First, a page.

Baron & Budd Lipitor lawyers are looking into claims that Lipitor, a drug used to lower cholesterol levels, is allegedly associated with a higher risk of developing type 2 diabetes. If you or a loved one was diagnosed with type 2 diabetes while taking Lipitor, you may be able to file a Lipitor lawsuit.
Baron & Budd’s Lipitor lawyers are some of the most experienced in the country. With almost 40 years of experience protecting the rights of people against the wrongdoing of large companies, our law firm continues its strong track record today. In the 1990s our firm was instrumental in the litigation surrounding the diet drug Fen-Phen, resulting in a global settlement valued at over $1.275 billion.
More recently, our lawyers represented over 7,000 patients allegedly harmed by the diabetes drug Avandia. Our lawyers also represent numerous states in litigation against GlaxoSmithKline regarding the deceptive advertising of Avandia. Firm shareholder Burton LeBlanc was also appointed to serve on the leadership committee in the GranuFlo/NaturaLyte litigation known as the Plaintiffs Steering Committee (PSC). The PSC helps oversee all of the activities in the litigation and works on behalf of all consumers involved in the lawsuit.
Today, we can help you by looking into your patient history, answering your questions and providing you with the legal counsel you may need to find out if you are eligible for a Lipitor lawsuit. You should not have become diabetic because you took medication that you thought would help manage your cholesterol levels.
The brand name for the drug Atorvastatin, Lipitor is both manufactured and sold by the American pharmaceutical company Pfizer. Lipitor is part of the statin class of drugs, known as hypolipidemics, that was approved by the Food and Drug Administration (FDA) in 1996. Typically, Lipitor is prescribed in either 10 or 80 mg tablets that the patient ingests daily.
Type 2 diabetes is a serious medical condition involving the body’s inability to produce enough insulin to maintain healthy blood glucose levels. Unfortunately, type 2 diabetes is typically a life-long condition that is not reversible once the patient is diagnosed.
In addition to the risk of type 2 diabetes, moderate to severe side effects associated with the use of Lipitor include jaundice, muscle and liver problems, kidney failure and dark urine. Less serious side effects may include dizziness, nausea, diarrhea, indigestion, gas, incomplete and/or infrequent bowel movements, stomach cramps, joint pain, headaches, throat irritation and fatigue.
The Atherosclerosis Study
Published in 2010, the Atherosclerosis study looked at the metabolic effects of statins, narrowing in on what causes the onset of diabetes in patients. The study discovered that patients who take daily doses of Lipitor increase their risk of developing diabetes, even without pre-existing conditions that could contribute to developing diabetes.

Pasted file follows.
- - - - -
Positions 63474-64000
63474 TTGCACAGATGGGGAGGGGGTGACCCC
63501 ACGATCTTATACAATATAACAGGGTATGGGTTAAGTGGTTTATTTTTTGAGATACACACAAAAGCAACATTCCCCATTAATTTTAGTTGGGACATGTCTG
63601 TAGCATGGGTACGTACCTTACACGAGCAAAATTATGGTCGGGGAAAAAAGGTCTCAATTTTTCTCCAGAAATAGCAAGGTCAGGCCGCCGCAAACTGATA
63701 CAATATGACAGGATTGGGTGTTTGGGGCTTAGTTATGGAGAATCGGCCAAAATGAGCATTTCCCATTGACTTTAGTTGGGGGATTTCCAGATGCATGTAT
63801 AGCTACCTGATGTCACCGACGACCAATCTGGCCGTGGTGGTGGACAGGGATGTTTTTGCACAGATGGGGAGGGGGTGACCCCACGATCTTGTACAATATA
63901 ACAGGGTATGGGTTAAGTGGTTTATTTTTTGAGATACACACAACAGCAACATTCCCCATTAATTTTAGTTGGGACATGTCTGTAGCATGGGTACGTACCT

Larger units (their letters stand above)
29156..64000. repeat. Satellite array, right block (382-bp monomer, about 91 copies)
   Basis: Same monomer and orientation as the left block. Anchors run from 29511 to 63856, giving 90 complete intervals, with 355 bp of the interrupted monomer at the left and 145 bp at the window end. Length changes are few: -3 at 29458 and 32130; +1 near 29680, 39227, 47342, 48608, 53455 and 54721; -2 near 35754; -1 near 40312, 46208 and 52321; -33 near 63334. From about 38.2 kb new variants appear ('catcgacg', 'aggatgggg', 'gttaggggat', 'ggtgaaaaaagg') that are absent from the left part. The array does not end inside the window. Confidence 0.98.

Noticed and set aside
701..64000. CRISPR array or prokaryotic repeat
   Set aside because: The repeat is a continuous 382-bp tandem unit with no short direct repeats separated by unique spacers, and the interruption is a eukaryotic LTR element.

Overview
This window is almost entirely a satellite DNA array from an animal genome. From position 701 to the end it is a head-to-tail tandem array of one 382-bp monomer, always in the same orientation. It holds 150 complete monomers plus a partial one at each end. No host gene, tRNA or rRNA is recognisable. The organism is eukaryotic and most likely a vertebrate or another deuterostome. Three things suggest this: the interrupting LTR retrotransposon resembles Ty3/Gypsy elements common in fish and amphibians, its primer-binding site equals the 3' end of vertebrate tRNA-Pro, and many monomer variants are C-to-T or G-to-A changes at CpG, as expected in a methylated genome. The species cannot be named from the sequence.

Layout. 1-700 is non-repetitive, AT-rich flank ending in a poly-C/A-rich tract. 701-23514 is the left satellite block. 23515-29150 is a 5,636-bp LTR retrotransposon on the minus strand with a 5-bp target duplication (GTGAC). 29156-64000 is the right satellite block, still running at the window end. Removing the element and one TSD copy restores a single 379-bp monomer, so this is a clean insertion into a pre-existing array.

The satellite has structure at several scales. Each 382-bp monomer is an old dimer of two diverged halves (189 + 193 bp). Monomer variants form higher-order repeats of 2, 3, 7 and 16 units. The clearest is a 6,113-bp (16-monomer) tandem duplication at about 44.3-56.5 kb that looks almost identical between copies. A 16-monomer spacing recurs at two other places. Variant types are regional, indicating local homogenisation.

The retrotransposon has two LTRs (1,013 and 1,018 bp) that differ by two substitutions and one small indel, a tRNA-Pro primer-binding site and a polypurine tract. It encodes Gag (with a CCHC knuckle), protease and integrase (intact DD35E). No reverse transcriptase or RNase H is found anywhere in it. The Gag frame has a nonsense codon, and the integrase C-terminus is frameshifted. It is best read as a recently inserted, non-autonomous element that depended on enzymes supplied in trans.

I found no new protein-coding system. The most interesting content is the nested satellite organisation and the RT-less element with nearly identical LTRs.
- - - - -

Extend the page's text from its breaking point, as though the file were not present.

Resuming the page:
The Journal of American College of Cardiology Study
Also, published in 2010, the JACC study looked at the dosage amounts of Lipitor and found that patients who take daily doses of Lipitor at 80 mg experience a higher risk of developing diabetes compared to a control group of patients who did not take daily Lipitor doses.
The Lancet Study
Published in 2011, The Lancet Study looked at several Lipitor-related studies and discovered that patients taking statin drugs such as Lipitor experience a 9 percent increased risk of developing type 2 diabetes.
What was the FDA’s response?
The FDA has required Pfizer, the pharmaceutical company that manufacturers Lipitor, to put warnings listing the serious side effects associated with Lipitor use, including the risk of increased blood sugar levels, on its label.
There was a Lipitor recall between August 2010 and December 2010 that is unrelated to the diabetes risk factor. This Lipitor recall occurred because some bottles containing the Lipitor drug reportedly had uncharacteristic smells. The smell was not found to cause side effects among patients taking the drug; however, it was still recalled in order to ensure proper packaging.
In addition, the generic version of Lipitor, a medicine called Atovastatin that is manufactured by the company Ranbaxy, was recalled in November 2012 after some bottles were found to contain very small glass particles. Again, this recall had nothing to do with the risk of developing diabetes.
Currently, Lipitor lawsuit claims require that the person filing the claim, the patient who used Lipitor, must have been diagnosed with type 2 diabetes while taking the drug. In addition, at this time the Lipitor lawsuit includes female patients only as women are more likely to be harmed by Lipitor’s type 2 diabetes risk. Baron & Budd is interested in representing women who had a Body Mass Index (BMI) of 32 or lower when they developed diabetes.